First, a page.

Project Management

Articles

Requirement Communication Matrix A Systematic Approach for More Effective Communication of Functional Requirements and Specifications

The communication of functional requirements and specifications is the most difficult, critical, and error-prone task in IT projects. Research has shown that projects that proceed to the construction and coding phase with missing or wrong functional requirements and specifications are almost certain to fail. To avoid missing or misunderstanding the requirements for a solution, and to avoid the development of systems to incorrect specifications, we need a systematic approach to capturing, organizing, and validating the functional requirements and specifications. In this article, Bill Walton offers such an approach.

Bill Walton
Manage the Risks and the Process

Including a testing/QA component early in a software project necessarily prolongs the schedule, right? Not so, according to Ross Collard. In this, the third of a three-part series, Collard explains how to anticipate risks and to aggressively manage the process to prevent disaster.

Ross Collard's picture Ross Collard
Taking a Risk

Project managers may be reluctant, even unwilling, to discuss problems that testers discover in a project. In this week’s column, management expert Johanna Rothman gives tips on how best to tell management that "the sky is falling," and how to respond if they don't want to hear about potential problems before they occur.

Johanna Rothman's picture Johanna Rothman
Charting a Course for Requirements

Most of us wouldn't think of launching on a critical journey without some forethought about destination, route, and risk. Why would software projects launch with anything less? In this column, Becky Winant explains how and why to create a project charter.

Becky Winant
Manage and Strengthen Testing

Including a testing/QA component on a software project necessarily prolongs the schedule, right? Not so, according to Ross Collard. In this, the first of a three-part series, Collard explains how speed and quality assurance don't have to contradict each other. Read his examples of how testing can actually help reduce the time to market.

Ross Collard's picture Ross Collard
Tinkerable Software

In what ways should software be like a house? In a recent issue of STQE magazine, Technical Editor Brian Marick's musings about the concept of "tinkerable software" generated some interesting discussion about the very nature of software design. This week's column runs a portion of that piece so that our Sticky-minded readers can sink their thoughts into the concept.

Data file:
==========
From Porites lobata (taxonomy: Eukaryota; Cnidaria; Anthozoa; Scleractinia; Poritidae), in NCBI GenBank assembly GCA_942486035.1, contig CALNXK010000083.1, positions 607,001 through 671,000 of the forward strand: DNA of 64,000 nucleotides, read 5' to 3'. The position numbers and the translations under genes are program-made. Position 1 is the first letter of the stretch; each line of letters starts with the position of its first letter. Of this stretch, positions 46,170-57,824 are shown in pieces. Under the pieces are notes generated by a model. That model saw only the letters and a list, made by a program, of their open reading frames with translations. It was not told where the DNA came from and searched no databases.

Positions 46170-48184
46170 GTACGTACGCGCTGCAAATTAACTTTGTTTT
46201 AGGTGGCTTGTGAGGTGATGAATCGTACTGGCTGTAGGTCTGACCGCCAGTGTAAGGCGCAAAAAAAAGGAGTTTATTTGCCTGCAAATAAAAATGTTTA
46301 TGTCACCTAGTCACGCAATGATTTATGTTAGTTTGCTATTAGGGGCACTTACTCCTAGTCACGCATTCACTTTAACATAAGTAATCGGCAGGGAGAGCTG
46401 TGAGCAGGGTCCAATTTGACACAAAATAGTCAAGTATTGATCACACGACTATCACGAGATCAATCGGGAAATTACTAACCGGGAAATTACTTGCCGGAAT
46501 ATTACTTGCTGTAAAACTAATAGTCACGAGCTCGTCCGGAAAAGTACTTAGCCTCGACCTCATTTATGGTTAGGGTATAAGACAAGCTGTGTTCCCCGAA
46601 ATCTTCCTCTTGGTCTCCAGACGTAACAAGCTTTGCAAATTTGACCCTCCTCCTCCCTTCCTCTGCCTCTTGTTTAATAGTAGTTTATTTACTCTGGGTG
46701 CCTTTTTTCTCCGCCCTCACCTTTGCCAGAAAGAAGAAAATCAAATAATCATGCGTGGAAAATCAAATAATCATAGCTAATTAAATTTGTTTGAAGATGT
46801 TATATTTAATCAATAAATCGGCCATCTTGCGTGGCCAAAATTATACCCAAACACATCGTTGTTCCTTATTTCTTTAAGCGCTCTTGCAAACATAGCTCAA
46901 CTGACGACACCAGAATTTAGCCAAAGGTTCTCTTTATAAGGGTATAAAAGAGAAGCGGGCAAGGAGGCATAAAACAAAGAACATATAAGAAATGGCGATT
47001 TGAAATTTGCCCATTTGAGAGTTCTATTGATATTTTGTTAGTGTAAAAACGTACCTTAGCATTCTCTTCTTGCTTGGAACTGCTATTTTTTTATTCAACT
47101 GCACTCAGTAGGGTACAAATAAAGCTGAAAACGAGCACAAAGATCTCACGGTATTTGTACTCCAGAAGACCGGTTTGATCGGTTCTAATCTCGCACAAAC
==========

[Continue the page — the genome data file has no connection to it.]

Brian Marick
Advice on How to Hire Testers

What's the best way to wade through those thousands of resumes you've received for the new testing position? To start, you could ruthlessly weed out those who don't show experience with your organization's particular toolset. But in this column, Johanna Rothman warns against this type of approach to hiring. By not looking at the person beyond the tools, you might be letting a star slip through your fingers.

Johanna Rothman's picture Johanna Rothman
Institutionalizing Poor Quality

Have you ever noticed how many professional activities don't utilize a separate testing phase? Veteran tester and instructor Lee Copeland has. And it got him thinking about our industry and the role a tester plays. In this week's column, you may be surprised by his conclusions.

Lee Copeland's picture Lee Copeland
Prenatal Exercises for Your Project

The postmortem exercise, used to summarize project successes and failures, is not the only way to gain process efficiencies crucial to the success of any IT project. Many times prenatal exercises are in order. Prenatal exercises are a simple yet powerful way to organize the activities and communicate expectations associated with any project before the project begins.

Clark Cashman's picture Clark Cashman
Managers and the Helpitis Malady

Most of us want to be helpful. It's satisfying knowing that we've been able to solve a problem for another person. But what about those times when the other person doesn't really want our help? In this column, Eileen Strider shows how to offer "healthy" assistance, without giving in to the sickly variety.

Eileen Strider

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